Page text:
I Didn’t Get an Invite to Yesterday’s Nook Event Because I’m Too Good at My Job

So Barnes & Noble launched their new Nook Touch yesterday with a round of press briefings in the afternoon.  I wasn't there, sadly, and I didn't even find out there were any briefings until after they were over.

Naturally this pissed me off, and I kept politely bugging B&N until Mary Keating told me why:

The reporters invited to our launch were asked to honor an embargo. Given your continued "leaks" we didn't feel you would honor our embargo.

Hehehe. I'm putting that on my trophy wall.

The thing is, folks, B&N has never ever asked me to honor an embargo. Never. Not once. Nor have they ever given me any info with even an implied understanding that I should hold the story until a later date. And they haven't even gone so far as to ask me to not run a story. So they have absolutely nothing to base this snubbing on.

And in case you're wondering, I have honored embargoes from Sony, Pocketbook, Kobo, as well as companies that I can't even name (the stuff is still embargoed).  I can keep a secret, provided someone asks me to do so. B&N never even asked, not once, so they have no valid reason to think I cannot be trusted.

The only reason that I can see for them to exclude me was that I write stuff they don't like. The Nook Store security leak story from last month would be a good example, or the Nook Color Acclaim, the November Nook Tablet launch, Nook Audio, or the leaked signage from earlier this week.

To put it simply, I'm too fucking good at finding out stuff.

I can live with that.

I will happily stay the outside gadfly. I'm going to keep getting the stories no one else does, and in exchange I will have to give up the nearly identical launch day stories that all blogs write. I am happy to make that trade.

P.S. For the longest time I've wondered if  there were companies who had a policy along the lines of "Make sure Nate doesn't find out this secret" (referring to me by name). Clearly B&N is heading in that direction, and it is a testament to my abilities.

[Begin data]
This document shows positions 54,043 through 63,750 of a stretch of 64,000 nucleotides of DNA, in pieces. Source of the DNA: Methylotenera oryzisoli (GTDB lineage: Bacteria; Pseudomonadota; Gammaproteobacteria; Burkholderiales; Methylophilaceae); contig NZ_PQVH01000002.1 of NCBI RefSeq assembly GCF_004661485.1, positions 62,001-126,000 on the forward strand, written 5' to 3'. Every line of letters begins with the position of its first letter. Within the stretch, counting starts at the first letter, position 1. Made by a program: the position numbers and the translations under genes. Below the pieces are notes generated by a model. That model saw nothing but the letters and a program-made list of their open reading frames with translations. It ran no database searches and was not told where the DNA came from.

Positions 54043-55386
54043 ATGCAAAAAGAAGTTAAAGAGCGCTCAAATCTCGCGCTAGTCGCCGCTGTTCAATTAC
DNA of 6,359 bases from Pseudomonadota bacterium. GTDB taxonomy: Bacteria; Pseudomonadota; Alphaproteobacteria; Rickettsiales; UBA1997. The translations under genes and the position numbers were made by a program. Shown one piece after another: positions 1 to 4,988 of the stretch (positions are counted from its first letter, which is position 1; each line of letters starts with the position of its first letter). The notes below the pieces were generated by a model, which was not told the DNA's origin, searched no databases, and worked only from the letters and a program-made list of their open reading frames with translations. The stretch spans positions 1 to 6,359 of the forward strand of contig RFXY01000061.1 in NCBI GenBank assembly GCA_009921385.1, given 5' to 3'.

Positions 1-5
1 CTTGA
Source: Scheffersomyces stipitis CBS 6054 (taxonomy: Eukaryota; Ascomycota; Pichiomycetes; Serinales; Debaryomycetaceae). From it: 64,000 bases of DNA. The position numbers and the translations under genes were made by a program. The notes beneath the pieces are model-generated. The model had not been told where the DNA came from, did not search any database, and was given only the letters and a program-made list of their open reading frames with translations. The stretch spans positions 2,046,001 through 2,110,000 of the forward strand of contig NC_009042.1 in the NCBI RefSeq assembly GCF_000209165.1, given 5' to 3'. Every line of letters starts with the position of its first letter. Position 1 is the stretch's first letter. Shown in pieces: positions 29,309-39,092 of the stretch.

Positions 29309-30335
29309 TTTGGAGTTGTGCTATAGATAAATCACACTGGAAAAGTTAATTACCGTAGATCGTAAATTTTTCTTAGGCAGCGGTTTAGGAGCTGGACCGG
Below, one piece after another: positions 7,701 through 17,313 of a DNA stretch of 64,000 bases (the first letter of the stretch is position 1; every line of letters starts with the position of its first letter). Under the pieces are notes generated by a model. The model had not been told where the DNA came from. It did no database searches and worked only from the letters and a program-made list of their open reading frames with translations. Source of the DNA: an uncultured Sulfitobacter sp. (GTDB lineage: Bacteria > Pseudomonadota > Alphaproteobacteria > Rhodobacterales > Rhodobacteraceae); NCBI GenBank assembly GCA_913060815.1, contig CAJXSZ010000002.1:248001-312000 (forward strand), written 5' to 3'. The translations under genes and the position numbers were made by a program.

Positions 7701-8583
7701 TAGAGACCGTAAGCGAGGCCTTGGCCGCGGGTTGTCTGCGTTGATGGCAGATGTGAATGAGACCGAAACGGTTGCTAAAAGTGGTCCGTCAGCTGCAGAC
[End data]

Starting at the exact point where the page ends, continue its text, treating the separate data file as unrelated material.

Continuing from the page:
Nate Hoffelder

View posts by Nate Hoffelder
Nate Hoffelder is the founder and editor of The Digital Reader: He's here to chew bubble gum and fix broken websites, and he is all out of bubble gum. He has been blogging about indie authors since 2010 while learning new tech skills at the drop of a hat. He fixes author sites, and shares what he learns on The Digital Reader's blog. In his spare time, he fosters dogs for A Forever Home, a local rescue group.

18 Comments

  1. Mike Cane13 April, 2012

    Bah! That’s no trophy. A trophy is doing a post pointing out all the Shit Lists you’re on. I’m on just about ALL of them. And that’s *without* breaking any embargoes or publishing any leaked info. Just for telling the damn truth.

    Reply
    1. Nate Hoffelder13 April, 2012

      Yes, but about half the lists you are on are honorary appointments. You enjoy it so much that your fans did you a favor and put you on shit lists.

      Reply
      1. Mike Cane13 April, 2012

        Well they better stop that. I want to earn my damn placements!

        Reply
        1. Nate Hoffelder13 April, 2012

          If you attended a publishing conference and got into a screaming match, that would probably get you on any number of lists.

          Reply
          1. Mike Cane13 April, 2012

            Unfortunately, it would be speaking invites. Which idiots still ask me if I’d like to do. I’d sooner gargle with razor blades.

            Reply
            1. Nate Hoffelder13 April, 2012

              Do It! We could sell tickets! With just one engagement a year you could probably retire.

      2. txvoodoo14 April, 2012

        I love this post, and I love this thread. 😀

        Reply
  2. Fbone13 April, 2012